Mesiodistal tooth-width measurement screen (Fig. 4): Measurements of the 24 permanent teeth from first molar to first molar are input directly into the appropriate fields by pressing the data key on the digital calipers. Editing is possible by deleting the incorrect entry and manually entering the tooth width.

Tooth-width ratio screen (Fig. 5): When the "Derived Ratios" button is activated (Fig. 4), the program performs the calculation of tooth-width ratios. Tooth-width excess can then be viewed tooth by tooth or in graphic form.

Tooth-width excess screen (Fig. 6): The amount of tooth-width excess is displayed for each tooth. Graphic display of tooth-width analysis screen (Fig. 7): The graphic display, based on the template shown in Figure 1, provides an immediate visual assessment of any incompatible maxillary- to-mandibular tooth widths. Tooth-width ratios greater than two standard deviations above or below the mean are readily recognizable.

In the Class I case with mandibular anterior crowding demonstrated here (Fig. 8), the GATWD indicated a significant tooth-width excess in the mandibular anterior segment--about the width of a lower incisor. Therefore, the mandibular left central incisor was extracted. The post-treatment results show a harmonious relationship with the 14 maxillary teeth occluding on the 13 mandibular teeth (Fig. 9).

In a different case with a near-ideal Class I occlusion (Fig. 10), the GATWD showed all tooth-width ratios falling within two standard deviations of the mean, indicating harmony between the maxillary and mandibular tooth widths (Fig. 11).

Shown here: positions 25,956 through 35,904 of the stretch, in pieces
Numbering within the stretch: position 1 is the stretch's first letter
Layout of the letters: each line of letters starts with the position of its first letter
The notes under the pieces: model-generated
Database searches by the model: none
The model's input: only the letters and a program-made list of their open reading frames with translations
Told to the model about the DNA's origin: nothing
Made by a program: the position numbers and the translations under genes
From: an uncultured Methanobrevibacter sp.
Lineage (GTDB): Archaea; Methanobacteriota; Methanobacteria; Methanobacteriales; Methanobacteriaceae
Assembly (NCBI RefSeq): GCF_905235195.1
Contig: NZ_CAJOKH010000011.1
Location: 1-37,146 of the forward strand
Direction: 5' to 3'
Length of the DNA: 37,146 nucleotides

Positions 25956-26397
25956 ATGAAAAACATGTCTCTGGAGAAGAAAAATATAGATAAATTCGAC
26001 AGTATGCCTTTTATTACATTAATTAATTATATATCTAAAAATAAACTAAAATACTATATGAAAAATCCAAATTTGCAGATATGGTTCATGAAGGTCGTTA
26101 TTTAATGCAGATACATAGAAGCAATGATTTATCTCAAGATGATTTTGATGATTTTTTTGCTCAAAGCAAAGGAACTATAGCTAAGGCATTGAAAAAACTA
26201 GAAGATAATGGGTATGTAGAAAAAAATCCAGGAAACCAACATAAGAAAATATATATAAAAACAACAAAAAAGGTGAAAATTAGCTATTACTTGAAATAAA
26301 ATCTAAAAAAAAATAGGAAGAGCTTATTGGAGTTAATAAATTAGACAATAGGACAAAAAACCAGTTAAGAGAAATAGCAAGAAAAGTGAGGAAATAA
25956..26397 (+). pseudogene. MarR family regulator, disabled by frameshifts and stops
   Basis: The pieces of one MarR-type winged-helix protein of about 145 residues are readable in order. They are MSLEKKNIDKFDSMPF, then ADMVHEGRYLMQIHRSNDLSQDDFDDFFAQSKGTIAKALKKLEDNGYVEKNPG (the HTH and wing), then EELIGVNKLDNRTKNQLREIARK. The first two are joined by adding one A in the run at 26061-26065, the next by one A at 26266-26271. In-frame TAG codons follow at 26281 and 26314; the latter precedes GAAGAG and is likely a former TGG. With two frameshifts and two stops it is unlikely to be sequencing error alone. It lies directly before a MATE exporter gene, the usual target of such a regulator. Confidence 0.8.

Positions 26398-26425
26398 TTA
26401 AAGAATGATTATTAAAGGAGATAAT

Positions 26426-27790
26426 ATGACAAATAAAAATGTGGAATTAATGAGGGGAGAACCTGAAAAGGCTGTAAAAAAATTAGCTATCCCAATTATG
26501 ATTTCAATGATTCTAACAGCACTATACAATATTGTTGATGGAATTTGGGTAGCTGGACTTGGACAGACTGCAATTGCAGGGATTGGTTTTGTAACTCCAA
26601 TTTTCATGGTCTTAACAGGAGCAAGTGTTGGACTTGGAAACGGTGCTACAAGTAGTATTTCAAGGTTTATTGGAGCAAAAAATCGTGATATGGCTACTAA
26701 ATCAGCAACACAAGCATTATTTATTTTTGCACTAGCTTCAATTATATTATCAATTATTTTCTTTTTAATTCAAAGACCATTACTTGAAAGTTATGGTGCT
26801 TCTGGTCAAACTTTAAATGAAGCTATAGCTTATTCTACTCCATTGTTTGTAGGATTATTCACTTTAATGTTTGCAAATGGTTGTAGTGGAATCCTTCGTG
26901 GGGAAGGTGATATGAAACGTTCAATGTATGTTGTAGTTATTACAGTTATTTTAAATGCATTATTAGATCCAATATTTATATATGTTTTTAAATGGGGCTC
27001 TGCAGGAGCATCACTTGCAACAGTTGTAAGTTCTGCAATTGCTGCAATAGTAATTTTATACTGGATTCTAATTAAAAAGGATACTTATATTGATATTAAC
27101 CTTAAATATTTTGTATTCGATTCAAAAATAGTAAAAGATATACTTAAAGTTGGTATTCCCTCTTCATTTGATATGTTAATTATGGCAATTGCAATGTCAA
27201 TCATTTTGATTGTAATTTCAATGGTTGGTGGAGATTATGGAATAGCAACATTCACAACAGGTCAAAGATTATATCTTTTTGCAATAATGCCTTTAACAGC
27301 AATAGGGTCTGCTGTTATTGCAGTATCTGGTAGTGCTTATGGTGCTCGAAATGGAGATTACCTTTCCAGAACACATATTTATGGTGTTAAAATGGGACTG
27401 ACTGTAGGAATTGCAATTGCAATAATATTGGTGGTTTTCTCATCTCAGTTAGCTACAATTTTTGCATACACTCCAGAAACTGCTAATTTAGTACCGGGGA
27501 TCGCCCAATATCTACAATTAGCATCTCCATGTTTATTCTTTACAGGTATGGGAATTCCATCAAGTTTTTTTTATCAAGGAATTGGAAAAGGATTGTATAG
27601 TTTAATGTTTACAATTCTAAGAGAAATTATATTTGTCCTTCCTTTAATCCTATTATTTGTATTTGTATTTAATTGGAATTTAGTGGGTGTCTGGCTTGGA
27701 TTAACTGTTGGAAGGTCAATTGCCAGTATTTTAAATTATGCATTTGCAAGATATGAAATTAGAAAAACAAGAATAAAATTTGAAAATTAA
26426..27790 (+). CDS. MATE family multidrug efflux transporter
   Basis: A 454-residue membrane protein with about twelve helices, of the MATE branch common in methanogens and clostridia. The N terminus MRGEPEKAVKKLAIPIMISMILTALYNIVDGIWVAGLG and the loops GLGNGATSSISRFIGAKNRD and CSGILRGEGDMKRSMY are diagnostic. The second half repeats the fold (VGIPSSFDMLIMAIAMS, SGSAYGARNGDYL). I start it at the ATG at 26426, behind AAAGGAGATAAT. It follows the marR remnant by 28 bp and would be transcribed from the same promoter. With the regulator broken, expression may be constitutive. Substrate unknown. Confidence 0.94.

Discussion

Orthodontic diagnosis should always include an analysis of the relative sizes of maxillary and mandibular teeth, especially in the anterior region, where relative tooth sizes control the amount of overbite, overjet, crowding, and spacing. Tooth-width excesses of greater than 2mm should be taken into account during treatment planning. Maxillary-to-mandibular discrepancies can have a pronounced effect on the occlusion that may not become apparent until the finishing stages of treatment.

Previous tooth-width analyses have required mathematical calculations and reference to standard tables or formulas to determine the locations and amounts of tooth-width discrepancies.1-4 Now that the more comprehensive GATWD5,6 has been incorporated into a computer software program, these inconveniences can be avoided.

The use of digital calipers with direct input into the computer program can virtually eliminate measurement transfer and calculation errors, compared to analyses that require dividers, rulers, and calculators. Although some measurement error may be associated with the positioning of the calipers on the mesial and distal surfaces of the teeth, this method is certainly more reliable than manual measurements. It provides a diagnostic tool that is convenient, consistent, and easy to operate.

ACKNOWLEDGMENT: This research was supported by the Australian Dental Research Foundation. 